On the other case, the Experi-Metal case was a case in which the issue of the commercial reasonableness of the authentication procedure was decided at an early stage. It was not the deciding factor in the case like it was in PATCO. In Experi-Metal, the court determined that the plaintiff - the commercial user in the contract with the bank - had agreed that the authentication procedures that were used were commercially reasonable. That was in essence an acknowledgement or admission and the court didn't have to decide that question. However, the court went on to consider under the UCC another provision which provides that the acceptance of the order has to be done in a manner of good faith. It has to be accepted in a way that involves reasonable standards of fair dealing, and the court in that case determined that the bank failed to demonstrate that it had followed reasonable standards of fair dealing. Those two cases are the leading cases right now and they really sort of delineate where the law is, and that's in the commercial area. There are a few cases with respect to how the law might apply in a non-commercial situation.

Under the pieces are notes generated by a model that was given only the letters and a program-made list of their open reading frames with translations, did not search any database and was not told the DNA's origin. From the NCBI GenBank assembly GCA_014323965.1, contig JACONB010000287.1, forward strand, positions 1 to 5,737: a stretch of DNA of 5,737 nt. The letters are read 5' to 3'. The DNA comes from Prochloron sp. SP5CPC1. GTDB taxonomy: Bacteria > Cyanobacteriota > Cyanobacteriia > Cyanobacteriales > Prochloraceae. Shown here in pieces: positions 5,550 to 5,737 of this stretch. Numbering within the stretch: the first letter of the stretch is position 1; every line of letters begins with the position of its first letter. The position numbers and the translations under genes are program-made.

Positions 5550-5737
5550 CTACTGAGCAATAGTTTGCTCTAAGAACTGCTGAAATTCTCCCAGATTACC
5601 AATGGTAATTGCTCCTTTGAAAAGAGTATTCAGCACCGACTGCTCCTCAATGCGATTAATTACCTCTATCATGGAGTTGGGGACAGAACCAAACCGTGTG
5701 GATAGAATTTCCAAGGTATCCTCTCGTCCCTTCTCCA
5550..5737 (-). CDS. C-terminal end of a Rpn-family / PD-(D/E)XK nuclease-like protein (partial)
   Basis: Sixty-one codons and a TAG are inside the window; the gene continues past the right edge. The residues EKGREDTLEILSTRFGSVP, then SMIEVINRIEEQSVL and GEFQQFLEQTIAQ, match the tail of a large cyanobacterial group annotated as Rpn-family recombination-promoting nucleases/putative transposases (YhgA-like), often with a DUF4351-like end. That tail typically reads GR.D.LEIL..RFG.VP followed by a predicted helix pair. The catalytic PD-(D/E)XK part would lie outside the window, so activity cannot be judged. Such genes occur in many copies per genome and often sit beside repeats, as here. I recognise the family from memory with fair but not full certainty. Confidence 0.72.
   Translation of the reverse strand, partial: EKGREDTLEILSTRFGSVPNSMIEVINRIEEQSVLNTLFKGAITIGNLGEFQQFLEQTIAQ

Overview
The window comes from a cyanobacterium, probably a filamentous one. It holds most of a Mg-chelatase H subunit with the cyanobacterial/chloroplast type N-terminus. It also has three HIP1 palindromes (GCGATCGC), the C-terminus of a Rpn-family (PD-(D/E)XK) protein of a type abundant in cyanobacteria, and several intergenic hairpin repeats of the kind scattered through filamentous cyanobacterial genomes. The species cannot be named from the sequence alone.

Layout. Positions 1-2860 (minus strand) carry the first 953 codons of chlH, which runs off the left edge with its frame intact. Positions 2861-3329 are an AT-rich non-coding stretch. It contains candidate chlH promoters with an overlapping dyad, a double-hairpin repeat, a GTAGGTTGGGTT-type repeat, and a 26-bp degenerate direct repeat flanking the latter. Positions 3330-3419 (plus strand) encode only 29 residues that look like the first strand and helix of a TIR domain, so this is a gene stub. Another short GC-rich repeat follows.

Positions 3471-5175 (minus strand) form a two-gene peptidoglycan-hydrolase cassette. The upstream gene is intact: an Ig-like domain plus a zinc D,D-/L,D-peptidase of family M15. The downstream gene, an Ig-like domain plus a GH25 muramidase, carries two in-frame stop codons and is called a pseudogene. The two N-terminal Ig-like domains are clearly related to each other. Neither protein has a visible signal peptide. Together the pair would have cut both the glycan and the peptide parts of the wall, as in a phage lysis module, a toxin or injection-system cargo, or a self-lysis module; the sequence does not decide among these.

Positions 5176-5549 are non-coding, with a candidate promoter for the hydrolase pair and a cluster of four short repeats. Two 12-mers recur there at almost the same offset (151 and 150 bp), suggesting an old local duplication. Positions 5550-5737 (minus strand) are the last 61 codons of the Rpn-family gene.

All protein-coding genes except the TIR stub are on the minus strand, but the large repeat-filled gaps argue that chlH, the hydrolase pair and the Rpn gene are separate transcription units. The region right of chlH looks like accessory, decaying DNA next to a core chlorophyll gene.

KITTEN: And what about other cases? Do we expect any other cases to result in court decisions soon?

BURTON: Most of the other cases were decided on other grounds or were settled. And subsequent to PATCO and the Experi-Metal case, there have been a few other cases but none of them look like they're going to be keyed up for really any sort of definitive rulings by the court. So right now PATCO and Experimental are the cases that we have to go on and rely on.

Authentication and Fraud Detection

KITTEN: When we talk about ACH fraud and commercial breaches, the updated authentication guidance that was issued by the FFIEC addresses both commercial and retail accounts. Are banks and credit unions viewing authentication and fraud detection differently for commercial and retail customers?

BURTON: I think they may be viewing them differently in terms of how they may view the security procedures that they have to or that they thought ought to apply. I think the reality is that the FFIEC does not view them differently, and there appears to be a significant amount of confusion I think on this point. Some of that confusion is also reflected in the court decisions. What I mean by that is this - the FFIEC in the most recent guidance talked about a couple of areas. One of those areas was the authentication of transfer requests. Another area was discussion of layered security and then finally there was in the guidance a discussion of customer education, and also the effectiveness of certain authentication techniques.